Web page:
Does this describe your experience when you first shared your words? I have a clear memory of reading my very first piece to my writers circle just over four years ago. My hands were clammy and shaking and I was the color of beetroot, as a flush of nervousness took over. Prior to reading this piece I had attended a couple of meetings and just listened to everyone else. The more I thought about reading the more anxious I became but knew I would not grow as a writer if I kept my writing a secret.
To that end I used an online writing prompt – write a five minute piece using – fire, clock, certainty. This was the result.
Fire light flickered on the walls and ceiling as Joan sat with a glass of her favorite red wine. Watching the flames lick the logs and send little sprays of ash and sparks upward, she tried to calm her mind. It was a certainty that Thomas would be angry with her once he knew of her accident. The clock ticked as its hands made their gradual path towards 9 o’clock and the inevitable argument.
Joan had tried to cover up the dented fender with a casually placed cloth but Thomas would immediately know something was wrong as she had parked in his place in the garage. Such a creature of habit, her husband he had rules and very particular likes and dislikes. His routine had to be strictly adhered to or there was hell to pay. She knew he would go over the top with his recriminations and probably ban her from driving for months.
The clock struck nine and she heard the garage door open as Thomas drove up to it. Straining her ears she heard his car drive forward and then shriek to a halt. His place was taken up by her car now he would be mad. A slam of the driver’s door told her he was walking through to the kitchen and she could feel his presence enter the lounge.
She squeezed the trigger slowly as the instructor had told her and Thomas’ face flew apart. No more shouting, no more rules, no more living in fear. Watching Thomas’ foot twitch as the life left him gave her a rare feeling of joy. No more tormentor.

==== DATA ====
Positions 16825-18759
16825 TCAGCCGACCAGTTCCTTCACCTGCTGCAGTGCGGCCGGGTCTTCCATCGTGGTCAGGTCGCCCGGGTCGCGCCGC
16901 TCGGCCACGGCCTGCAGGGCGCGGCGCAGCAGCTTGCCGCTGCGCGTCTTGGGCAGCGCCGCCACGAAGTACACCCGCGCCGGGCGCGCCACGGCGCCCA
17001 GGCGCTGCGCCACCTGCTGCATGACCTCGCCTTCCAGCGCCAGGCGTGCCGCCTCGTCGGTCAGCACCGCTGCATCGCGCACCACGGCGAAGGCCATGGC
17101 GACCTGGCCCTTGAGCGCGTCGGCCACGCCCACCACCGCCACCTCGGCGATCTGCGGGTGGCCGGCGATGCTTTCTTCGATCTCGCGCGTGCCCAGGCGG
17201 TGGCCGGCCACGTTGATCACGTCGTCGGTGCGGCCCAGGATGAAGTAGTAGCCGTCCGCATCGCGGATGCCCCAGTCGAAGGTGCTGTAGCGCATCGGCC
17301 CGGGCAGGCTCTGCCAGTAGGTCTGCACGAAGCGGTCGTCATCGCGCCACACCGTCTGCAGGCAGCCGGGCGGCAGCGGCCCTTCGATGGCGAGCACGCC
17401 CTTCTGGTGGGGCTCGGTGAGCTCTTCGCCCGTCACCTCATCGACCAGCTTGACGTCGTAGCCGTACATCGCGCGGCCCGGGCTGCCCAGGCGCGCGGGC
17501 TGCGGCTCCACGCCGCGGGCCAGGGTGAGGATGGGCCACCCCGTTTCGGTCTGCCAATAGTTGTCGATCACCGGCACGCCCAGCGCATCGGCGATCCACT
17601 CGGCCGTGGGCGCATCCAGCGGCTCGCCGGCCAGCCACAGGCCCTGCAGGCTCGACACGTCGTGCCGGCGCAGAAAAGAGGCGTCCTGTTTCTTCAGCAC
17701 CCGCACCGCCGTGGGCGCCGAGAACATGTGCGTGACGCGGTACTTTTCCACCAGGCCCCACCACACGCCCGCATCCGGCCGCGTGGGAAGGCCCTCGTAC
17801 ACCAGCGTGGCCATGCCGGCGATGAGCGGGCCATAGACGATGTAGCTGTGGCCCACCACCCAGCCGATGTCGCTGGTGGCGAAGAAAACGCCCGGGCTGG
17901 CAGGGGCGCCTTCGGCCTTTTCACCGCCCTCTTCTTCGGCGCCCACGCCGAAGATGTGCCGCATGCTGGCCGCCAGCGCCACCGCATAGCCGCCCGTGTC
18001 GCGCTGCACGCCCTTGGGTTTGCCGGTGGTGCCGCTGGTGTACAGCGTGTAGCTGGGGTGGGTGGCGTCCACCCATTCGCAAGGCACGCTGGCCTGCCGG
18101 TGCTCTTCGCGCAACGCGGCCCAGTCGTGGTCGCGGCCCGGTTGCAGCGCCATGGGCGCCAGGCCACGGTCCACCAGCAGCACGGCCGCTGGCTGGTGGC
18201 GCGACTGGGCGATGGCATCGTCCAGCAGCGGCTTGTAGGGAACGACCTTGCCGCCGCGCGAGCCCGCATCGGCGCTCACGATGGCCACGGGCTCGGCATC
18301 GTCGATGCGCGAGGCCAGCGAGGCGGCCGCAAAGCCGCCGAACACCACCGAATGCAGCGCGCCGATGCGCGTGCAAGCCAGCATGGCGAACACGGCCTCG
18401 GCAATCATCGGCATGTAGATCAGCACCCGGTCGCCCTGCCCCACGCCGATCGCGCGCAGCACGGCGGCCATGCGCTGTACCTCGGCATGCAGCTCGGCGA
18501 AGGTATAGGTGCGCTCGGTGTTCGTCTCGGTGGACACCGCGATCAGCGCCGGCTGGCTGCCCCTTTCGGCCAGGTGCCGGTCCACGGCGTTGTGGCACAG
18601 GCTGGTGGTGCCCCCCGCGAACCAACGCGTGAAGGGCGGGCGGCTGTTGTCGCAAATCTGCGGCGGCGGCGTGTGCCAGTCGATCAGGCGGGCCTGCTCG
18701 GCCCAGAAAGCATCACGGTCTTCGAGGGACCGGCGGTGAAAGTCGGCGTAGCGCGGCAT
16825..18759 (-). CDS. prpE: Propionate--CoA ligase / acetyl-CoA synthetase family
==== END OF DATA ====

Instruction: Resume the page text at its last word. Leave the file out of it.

Once I had struggled through reading it, I kept my head down waiting for a response – I’m glad to say everyone was shocked by the ending but also congratulated me on a great piece. From that moment on I was catapulted into the writing life.
Care to share an embarrassing moment with us? It can be writing related or not. Did the outcome have a positive affect?
If we are to promote ourselves and our words, reading them to an audience is something we all have to face at one point or another. Being able to practice with friends makes the transition slightly easier, I feel.
This has been a very busy week one way or another so forgive me if I have been absent for a while. My day job had me supporting and instructing new management, my daughter required homework help and my usual weekly commitments had to be fit in. I did however manage to attend two wonderful events. The first was an author reading at a local coffee shop hosted by my publisher –Dream Write Publishing. My nerves were in check, for once, and I read the entire first chapter of my fantasy novella – The Rython Kingdom. (www.smashwords.com/books/view/214247) It received loud applause and lots of nice comments. Other authors from Dream Write read their work and the whole evening was enjoyable and fun. I would recommend reciting your work in public to any author – it is a great way to share your work and actually see your audience’s reaction.
My next event was the annual Words in the Park, held at my local community center. We are extremely lucky to have a very supportive literary community in my home town so this event is now in its fifth year. Local authors get together to share, communicate and sell their words. The feeling of fellowship is wonderful and it is great to see the numerous genres spread out for all to see. You certainly cannot tell what sort of books a person writes by looking at them! I took Rumble with me and he charmed the children as always – he’s such a cute monster.
The winner of the Rumble coloring competition came by to collect her book and hand puppet too. It’s such a thrill to see children interacting with your creation. The photos will be posted at a later date.
So how was your week? Did the words flow – were you able to share them?
When I worked with K-3 writers, I always carried by button tin inherited from my mother. Each student would receive one large button. Next they would draw the person or animal wearing it and glue the button in place. It could be a nose, a toenail, a wing decoration. Anything.Then they would write a story or poem about the character. They had a lot of fun.